Ambulances are also used to transport patients between nursing or assisted living care facilities and hospitals. There is approximately over 1.3 million elderly Americans currently living in nursing homes. Over 70 percent use Medicaid, which covers ambulance services. Ambulance services are very beneficial because the elderly are medically vulnerable and need attention and care. Often times they have high medical needs with limited social support and resources.
But who exactly operates the ambulance? According to the American Ambulance Association, there are over 800,000 Emergency Medical System (EMS) Personal in the United States. They are divided into 2 groups – Emergency Medical Technicians (EMT’s) and Paramedics. EMT’s are entry level medical providers while Paramedics have advanced training, education and skills. Ambulances offer the special benefit of having well trained medical staff available to attend to the patients’ needs.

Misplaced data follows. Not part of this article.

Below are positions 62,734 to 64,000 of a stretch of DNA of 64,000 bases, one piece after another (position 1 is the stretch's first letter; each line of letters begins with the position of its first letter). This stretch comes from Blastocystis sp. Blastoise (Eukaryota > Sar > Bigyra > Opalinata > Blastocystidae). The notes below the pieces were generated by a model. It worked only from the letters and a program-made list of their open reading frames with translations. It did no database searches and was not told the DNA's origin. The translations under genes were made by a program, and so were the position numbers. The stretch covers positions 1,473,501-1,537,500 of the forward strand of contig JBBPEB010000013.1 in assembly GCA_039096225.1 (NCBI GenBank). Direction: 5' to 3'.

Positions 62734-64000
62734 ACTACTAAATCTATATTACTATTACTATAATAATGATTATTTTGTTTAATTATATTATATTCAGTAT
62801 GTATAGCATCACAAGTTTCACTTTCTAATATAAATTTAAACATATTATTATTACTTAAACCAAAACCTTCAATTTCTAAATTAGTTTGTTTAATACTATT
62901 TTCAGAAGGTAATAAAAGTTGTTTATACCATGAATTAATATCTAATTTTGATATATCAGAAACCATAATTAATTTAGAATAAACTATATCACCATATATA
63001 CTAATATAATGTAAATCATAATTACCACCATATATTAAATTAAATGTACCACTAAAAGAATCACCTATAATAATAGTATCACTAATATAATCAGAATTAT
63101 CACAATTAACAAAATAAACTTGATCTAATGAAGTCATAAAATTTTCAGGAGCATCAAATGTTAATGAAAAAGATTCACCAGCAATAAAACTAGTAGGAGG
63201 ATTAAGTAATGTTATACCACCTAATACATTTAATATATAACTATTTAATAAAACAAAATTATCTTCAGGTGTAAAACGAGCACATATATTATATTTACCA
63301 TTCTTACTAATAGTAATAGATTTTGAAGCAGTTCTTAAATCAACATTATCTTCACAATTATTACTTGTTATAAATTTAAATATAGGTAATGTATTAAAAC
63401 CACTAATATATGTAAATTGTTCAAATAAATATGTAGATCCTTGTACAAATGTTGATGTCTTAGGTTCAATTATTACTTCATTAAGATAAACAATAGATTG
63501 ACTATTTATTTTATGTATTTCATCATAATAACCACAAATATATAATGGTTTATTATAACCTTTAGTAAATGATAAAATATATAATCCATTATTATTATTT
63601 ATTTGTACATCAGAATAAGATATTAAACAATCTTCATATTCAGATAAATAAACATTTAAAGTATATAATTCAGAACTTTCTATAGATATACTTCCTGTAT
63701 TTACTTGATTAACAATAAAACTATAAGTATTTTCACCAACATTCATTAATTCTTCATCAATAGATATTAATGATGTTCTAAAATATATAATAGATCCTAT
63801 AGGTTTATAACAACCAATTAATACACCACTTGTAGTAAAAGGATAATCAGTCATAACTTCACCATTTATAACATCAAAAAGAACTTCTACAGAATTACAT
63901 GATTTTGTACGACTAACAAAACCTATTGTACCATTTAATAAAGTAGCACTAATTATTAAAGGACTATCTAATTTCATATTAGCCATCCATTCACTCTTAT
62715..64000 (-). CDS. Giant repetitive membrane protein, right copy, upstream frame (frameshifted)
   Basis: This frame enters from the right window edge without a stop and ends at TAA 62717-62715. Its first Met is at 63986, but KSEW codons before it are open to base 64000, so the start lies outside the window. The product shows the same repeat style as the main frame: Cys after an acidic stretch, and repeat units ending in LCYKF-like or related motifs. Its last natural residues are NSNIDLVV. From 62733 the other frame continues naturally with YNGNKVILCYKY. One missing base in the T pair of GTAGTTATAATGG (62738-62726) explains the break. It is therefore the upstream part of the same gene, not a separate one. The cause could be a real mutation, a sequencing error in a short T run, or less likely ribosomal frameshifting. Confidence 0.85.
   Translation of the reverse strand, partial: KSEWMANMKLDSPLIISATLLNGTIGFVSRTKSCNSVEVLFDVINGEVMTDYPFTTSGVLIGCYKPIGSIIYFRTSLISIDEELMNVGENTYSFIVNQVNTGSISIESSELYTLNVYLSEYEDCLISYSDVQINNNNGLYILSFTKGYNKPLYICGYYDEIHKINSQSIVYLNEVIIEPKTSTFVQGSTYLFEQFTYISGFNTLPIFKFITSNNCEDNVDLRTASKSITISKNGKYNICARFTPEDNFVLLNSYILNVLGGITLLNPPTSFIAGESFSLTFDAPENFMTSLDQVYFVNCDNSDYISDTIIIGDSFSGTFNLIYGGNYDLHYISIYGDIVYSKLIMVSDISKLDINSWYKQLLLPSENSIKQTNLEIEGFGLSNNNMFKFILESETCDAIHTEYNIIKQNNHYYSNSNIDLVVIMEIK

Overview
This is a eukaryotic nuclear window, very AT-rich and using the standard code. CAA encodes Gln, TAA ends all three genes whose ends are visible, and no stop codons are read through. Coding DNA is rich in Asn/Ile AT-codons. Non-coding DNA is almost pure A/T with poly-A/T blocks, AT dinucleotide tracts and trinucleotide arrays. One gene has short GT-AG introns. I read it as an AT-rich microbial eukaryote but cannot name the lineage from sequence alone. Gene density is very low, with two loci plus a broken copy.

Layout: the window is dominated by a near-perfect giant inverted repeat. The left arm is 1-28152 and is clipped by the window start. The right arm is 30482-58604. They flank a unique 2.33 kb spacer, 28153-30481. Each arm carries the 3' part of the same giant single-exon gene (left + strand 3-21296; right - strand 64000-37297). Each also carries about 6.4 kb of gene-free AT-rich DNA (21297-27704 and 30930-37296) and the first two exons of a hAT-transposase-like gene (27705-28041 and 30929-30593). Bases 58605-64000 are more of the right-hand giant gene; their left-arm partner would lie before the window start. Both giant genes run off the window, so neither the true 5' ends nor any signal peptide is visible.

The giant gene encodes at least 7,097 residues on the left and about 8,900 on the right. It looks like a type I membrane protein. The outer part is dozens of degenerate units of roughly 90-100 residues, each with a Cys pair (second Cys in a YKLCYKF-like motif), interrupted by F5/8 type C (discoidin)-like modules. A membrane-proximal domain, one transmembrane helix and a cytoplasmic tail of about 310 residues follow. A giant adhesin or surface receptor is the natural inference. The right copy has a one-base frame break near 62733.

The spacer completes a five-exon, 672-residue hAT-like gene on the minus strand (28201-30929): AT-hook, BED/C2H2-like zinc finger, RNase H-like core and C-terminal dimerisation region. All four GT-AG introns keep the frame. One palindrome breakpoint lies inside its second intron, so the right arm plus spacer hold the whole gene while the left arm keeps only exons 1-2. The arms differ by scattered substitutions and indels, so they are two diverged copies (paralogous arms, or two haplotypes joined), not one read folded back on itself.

Another added benefit is that ambulances are specially designed and stocked with equipment and supplies to provide life-saving and supportive intervention and treatment. Keep in mind that the requirements for non-emergency medical transport vehicles vary by state. They usually have basic safety requirements and have customized accommodations such as a hydraulic lift.
Overall, both non-emergency medical transports and ambulance services offer critical transportation and medical support to those in need.